Research on chimeras that cross humans and animals is 'supported by the majority'
chimera ' that combines humans and non-human animals should not be carried out. However, a study conducted by the University of Minnesota revealed that 'the implementation of chimera research is supported by the majority of people.'
From an ethical point of view, there is a deep-rooted claim that experiments to create a new organism '
The American Public Is Ready to Accept Human-Animal Chimera Research: Stem Cell Reports
Americans Overwhelmingly Support Human-Animal Chimera Research, Survey Finds
A chimera is an organism that gives one individual different genetic information by combining embryos and cells of different types of animals. There are several successful cases, such as the actual production of chicken and quail chimeras. Chimera research is often sought after by some people due to ethical issues, but it is promising in that it 'may be a source of human transplant organs.' This is a research field.
What is 'chimera technology' that creates human organs in pigs and sheep? --GIGAZINE
There are pros and cons to chimera research, but at least in the United States, a research team at the University of Minnesota has announced that it is 'supported by nearly 80% of people.'
In a study conducted by the research team, 430 survey participants were asked the first question, 'Is it acceptable to inject induced pluripotent stem cells (iPS cells) into embryos of transgenic pigs without a pancreas?' I asked. Subsequently, the person who answered 'yes' to the first question said, 'In order to produce a pig with a human pancreas, the embryo created in the first question may be inserted into the uterus of a female pig. Ask the second question, 'Whether?' We asked those who answered 'yes' to both the first and second questions, 'Is it okay to actually transplant the human pancreas produced in the pig's body?'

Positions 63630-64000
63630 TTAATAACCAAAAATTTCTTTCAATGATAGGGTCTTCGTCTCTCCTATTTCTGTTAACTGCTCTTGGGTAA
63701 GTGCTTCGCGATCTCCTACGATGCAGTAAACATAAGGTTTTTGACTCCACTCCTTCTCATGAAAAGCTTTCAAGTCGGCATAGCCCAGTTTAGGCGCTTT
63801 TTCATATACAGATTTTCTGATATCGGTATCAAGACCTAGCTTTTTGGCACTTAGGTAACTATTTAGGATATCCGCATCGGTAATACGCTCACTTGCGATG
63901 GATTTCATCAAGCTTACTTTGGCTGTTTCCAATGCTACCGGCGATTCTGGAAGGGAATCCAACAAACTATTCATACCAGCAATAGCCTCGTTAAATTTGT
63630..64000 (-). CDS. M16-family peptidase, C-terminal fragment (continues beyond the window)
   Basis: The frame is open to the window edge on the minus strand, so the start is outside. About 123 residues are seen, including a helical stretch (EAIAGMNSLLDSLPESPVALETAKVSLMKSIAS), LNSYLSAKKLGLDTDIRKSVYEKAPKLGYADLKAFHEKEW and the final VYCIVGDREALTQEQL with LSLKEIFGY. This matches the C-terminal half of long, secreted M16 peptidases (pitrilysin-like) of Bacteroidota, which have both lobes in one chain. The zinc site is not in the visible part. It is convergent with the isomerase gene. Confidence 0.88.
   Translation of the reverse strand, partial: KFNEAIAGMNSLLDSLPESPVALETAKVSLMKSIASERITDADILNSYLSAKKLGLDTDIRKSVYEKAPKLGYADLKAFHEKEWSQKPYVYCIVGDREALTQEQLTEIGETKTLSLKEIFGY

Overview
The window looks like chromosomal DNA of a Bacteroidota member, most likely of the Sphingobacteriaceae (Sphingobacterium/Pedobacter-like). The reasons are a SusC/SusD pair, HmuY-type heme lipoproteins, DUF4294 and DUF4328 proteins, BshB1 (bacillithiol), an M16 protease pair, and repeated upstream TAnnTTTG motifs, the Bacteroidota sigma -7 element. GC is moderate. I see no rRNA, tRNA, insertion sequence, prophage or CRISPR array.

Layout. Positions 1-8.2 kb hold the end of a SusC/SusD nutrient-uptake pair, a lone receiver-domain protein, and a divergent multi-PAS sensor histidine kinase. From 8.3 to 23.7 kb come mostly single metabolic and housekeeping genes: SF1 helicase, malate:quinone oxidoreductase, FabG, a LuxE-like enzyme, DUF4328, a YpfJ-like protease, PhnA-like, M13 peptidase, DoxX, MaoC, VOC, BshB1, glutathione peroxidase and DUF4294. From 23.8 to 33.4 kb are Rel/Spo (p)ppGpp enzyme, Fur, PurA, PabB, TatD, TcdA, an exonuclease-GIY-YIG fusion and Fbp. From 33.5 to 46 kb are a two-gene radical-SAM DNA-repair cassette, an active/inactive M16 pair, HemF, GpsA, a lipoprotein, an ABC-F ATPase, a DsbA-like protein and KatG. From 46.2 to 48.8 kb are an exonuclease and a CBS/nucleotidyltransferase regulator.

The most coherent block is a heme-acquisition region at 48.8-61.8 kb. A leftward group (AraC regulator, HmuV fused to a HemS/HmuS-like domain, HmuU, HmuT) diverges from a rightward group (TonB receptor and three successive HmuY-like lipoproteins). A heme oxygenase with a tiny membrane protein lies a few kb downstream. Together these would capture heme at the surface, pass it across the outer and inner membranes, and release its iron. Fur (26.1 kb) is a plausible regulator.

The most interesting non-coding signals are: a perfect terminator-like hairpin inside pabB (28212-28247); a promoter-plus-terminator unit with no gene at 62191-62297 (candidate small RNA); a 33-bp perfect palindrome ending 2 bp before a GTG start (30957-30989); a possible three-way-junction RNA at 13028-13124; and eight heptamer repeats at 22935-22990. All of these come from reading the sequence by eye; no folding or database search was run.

As a result, the research team reports that about 59% of participants answered 'yes' to all three questions and about 82% answered 'yes' to the first question. 'We have shown that more than 80% of Americans embrace some aspects of chimera research. For me, this result is the most interesting finding, because in the past it was one of the stem cell studies. In the field of the department, Americans and representatives did not even allow researchers to carry out their research, 'said Francis Shen, a professor of law at the University of Minnesota.
Chimera research itself is not illegal in the United States, but the National Institutes of Health (NIH) has suspended funding for chimera research since 2015. Therefore, the field of chimera research is not actively conducted except for international joint research. Shen accused the NIH of suspending funding as a 'moratorium-like policy' that delayed research.
“Many people accept chimera research,” said Shen. “The fact that the field of study is relatively new and has not yet been politicized. Now that chimera research is supported by the public, chimera research NIH's moratorium policy surrounding Chimera should be reconsidered. Public opinion should be reflected in the discussion of chimera research. Even though most of the people are interested in advancing chimera research, NIH said, 'Why so powerful? I think we need to explain, 'Are you implementing a good moratorium?'